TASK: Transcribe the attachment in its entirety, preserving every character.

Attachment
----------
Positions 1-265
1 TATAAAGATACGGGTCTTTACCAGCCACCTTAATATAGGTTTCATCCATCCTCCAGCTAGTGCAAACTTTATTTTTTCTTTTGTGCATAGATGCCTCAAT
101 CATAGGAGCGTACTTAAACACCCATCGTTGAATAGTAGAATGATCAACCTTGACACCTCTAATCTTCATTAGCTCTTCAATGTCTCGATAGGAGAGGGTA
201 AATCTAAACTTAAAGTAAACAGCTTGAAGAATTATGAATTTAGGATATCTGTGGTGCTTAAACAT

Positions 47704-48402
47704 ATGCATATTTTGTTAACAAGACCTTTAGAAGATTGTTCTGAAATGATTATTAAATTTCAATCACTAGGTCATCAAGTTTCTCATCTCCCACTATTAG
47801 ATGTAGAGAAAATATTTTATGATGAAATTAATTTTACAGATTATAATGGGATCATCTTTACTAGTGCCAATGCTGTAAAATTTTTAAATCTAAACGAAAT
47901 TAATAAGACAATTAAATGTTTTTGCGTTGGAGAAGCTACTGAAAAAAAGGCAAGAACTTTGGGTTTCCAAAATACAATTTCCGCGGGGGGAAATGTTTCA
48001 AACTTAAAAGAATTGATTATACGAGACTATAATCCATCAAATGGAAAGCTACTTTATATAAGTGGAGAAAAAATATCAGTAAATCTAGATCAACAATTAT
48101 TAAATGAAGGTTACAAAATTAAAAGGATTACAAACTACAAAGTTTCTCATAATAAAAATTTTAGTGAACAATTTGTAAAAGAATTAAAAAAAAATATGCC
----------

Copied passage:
Positions 1-265
1 TATAAAGATACGGGTCTTTACCAGCCACCTTAATATAGGTTTCATCCATCCTCCAGCTAGTGCAAACTTTATTTTTTCTTTTGTGCATAGATGCCTCAAT
101 CATAGGAGCGTACTTAAACACCCATCGTTGAATAGTAGAATGATCAACCTTGACACCTCTAATCTTCATTAGCTCTTCAATGTCTCGATAGGAGAGGGTA
201 AATCTAAACTTAAAGTAAACAGCTTGAAGAATTATGAATTTAGGATATCTGTGGTGCTTAAACAT

Positions 47704-48402
47704 ATGCATATTTTGTTAACAAGACCTTTAGAAGATTGTTCTGAAATGATTATTAAATTTCAATCACTAGGTCATCAAGTTTCTCATCTCCCACTATTAG
47801 ATGTAGAGAAAATATTTTATGATGAAATTAATTTTACAGATTATAATGGGATCATCTTTACTAGTGCCAATGCTGTAAAATTTTTAAATCTAAACGAAAT
47901 TAATAAGACAATTAAATGTTTTTGCGTTGGAGAAGCTACTGAAAAAAAGGCAAGAACTTTGGGTTTCCAAAATACAATTTCCGCGGGGGGAAATGTTTCA
48001 AACTTAAAAGAATTGATTATACGAGACTATAATCCATCAAATGGAAAGCTACTTTATATAAGTGGAGAAAAAATATCAGTAAATCTAGATCAACAATTAT
48101 TAAATGAAGGTTACAAAATTAAAAGGATTACAAACTACAAAGTTTCTCATAATAAAAATTTTAGTGAACAATTTGTAAAAGAATTAAAAAAAAATATGCC